In the 2015 survey, laboratorians in the 36-to-45-year-old category make up a relatively small part of the laboratory landscape at 14%, down from last year’s figure of 15.3%. Survey participants age 66 and over continue to claim a small percentage of the pie at 5.5%, about the same as last year’s 5.3%.
Salary and education
The majority of MLO survey participants (60%) hold a bachelor’s degree, and these laboratorans earn an average of $77,977. Thirty percent hold post-graduate degrees, and their average income is the $83,534. What is of particular interest is the earning power of those with an associate’s degree. Survey respondents with this degree report an average of $92,829. One interpretation comes to mind: high salaries sometimes come to those who work through the ranks within the lab and learn more via on-the-job training than through formal education. We’d be interested to hear if readers have any other explanation for a finding that seems to be counter-intuitive.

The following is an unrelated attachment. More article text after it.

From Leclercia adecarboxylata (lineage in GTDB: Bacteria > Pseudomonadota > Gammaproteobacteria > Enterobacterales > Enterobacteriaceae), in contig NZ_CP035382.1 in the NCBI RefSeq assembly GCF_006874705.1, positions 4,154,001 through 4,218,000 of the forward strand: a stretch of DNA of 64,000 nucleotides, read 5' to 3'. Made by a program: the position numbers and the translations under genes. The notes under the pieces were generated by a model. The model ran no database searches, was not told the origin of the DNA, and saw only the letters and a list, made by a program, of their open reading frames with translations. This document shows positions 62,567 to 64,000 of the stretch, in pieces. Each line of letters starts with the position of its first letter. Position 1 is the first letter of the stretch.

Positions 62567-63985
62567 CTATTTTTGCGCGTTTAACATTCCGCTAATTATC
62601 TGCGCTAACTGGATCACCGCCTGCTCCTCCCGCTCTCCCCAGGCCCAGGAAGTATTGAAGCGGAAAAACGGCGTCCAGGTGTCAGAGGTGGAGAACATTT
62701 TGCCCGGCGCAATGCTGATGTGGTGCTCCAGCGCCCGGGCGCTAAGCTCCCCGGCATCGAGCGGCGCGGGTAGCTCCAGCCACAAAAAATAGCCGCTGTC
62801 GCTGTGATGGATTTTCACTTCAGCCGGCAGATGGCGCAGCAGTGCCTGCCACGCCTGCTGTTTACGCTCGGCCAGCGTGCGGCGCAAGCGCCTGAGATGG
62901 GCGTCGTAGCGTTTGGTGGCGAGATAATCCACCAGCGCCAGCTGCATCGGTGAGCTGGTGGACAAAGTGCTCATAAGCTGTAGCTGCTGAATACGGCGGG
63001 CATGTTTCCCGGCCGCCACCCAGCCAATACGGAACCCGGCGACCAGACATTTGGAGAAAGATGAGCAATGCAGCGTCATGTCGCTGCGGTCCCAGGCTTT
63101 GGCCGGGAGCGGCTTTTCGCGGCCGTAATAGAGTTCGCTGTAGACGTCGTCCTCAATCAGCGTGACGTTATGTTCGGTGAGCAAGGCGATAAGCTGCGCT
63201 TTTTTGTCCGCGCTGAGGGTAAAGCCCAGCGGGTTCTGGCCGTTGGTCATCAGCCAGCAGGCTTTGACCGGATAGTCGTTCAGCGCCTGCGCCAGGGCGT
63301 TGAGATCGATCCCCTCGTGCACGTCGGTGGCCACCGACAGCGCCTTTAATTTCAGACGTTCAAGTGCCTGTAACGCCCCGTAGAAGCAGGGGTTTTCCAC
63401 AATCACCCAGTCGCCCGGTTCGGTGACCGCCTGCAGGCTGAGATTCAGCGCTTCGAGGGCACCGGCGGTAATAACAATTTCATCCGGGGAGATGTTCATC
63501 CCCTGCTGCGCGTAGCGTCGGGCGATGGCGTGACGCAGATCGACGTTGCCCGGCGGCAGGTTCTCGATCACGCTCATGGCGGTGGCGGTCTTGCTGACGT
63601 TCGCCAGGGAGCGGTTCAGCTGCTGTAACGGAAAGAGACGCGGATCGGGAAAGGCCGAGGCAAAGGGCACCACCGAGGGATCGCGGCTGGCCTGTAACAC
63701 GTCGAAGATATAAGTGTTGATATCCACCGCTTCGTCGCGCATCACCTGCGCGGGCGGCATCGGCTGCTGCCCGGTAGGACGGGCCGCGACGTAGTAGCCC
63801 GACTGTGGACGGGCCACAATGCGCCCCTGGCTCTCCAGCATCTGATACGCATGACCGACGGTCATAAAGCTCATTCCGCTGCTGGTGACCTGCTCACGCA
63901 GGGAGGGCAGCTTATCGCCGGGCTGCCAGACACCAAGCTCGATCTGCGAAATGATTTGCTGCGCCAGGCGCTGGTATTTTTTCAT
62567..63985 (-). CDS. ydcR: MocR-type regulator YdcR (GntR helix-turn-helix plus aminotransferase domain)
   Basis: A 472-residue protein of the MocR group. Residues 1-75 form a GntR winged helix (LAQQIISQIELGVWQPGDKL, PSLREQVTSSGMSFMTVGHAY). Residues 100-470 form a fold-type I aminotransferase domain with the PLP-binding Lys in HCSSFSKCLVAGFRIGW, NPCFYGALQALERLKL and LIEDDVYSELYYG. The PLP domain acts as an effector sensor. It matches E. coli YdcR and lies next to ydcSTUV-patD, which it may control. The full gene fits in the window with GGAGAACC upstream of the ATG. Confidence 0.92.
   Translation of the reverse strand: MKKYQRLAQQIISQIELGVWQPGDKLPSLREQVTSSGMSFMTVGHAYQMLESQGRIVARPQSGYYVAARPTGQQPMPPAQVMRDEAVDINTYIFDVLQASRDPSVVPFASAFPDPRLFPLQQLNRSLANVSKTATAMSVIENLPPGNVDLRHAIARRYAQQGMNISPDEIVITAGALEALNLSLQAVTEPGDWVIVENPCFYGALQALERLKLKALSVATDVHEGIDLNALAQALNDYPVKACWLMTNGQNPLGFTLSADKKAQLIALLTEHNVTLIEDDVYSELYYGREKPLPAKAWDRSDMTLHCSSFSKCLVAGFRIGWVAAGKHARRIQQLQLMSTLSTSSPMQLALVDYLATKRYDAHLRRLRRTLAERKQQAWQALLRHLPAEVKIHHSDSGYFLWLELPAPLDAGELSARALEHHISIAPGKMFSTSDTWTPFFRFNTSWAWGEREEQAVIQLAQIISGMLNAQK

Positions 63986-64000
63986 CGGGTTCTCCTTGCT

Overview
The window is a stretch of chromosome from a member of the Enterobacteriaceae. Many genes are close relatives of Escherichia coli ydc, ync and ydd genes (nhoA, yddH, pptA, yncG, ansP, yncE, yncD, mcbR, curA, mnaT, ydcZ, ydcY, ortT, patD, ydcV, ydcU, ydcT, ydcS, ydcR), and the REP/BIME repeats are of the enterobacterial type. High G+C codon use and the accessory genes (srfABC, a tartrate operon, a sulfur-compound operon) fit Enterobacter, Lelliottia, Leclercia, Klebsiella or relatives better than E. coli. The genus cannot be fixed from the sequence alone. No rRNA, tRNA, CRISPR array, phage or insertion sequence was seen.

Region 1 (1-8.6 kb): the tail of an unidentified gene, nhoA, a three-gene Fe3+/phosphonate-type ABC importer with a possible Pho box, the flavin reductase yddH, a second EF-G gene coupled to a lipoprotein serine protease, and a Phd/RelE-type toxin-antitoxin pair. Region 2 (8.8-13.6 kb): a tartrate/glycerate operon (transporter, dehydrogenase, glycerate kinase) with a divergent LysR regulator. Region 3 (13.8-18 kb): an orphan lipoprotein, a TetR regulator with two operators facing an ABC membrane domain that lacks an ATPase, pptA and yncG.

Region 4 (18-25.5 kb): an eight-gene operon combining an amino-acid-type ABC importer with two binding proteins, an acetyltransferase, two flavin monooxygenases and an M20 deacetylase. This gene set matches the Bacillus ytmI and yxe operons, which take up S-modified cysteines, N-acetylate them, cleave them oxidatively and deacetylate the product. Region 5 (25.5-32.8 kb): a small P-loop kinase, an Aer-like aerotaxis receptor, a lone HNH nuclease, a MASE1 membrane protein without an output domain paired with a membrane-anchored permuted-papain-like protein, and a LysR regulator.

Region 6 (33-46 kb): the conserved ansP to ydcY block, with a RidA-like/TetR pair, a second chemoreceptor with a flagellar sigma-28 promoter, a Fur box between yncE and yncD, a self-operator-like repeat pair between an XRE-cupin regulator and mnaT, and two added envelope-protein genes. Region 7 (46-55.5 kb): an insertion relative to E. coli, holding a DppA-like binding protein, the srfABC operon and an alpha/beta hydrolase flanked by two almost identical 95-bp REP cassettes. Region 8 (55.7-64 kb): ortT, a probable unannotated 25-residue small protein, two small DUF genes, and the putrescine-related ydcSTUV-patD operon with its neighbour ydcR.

Salary by geographic region
The Pacific region comes in as the highest-paying, with an average income of $103,192. a marked increase from last year’s $88,773. Male lab professionals earn an average of $111,885 in West Coast states; females earn $94,500.
The average salary in the Mountain region is $78,362. Much as in the Pacific region, there is a significant disparity between average male earnings ($99,500) and average female earnings.($71,636).
The average salary in the Central region is $77,608, the lowest by region. There was a marked income discrepancy between the genders, more so than in recent years: Males’ average salary was $94,667, and females’ was $73,837.
The average salary in the Northeast in this survey is $81,421. Men average $94,303, and women average $76,173.
The Southeast comes in with an average of $77,679 in earnings for lab professionals. Women claim an average of $73,390, while their male counterparts report an average of $89,400.
Increases and benefits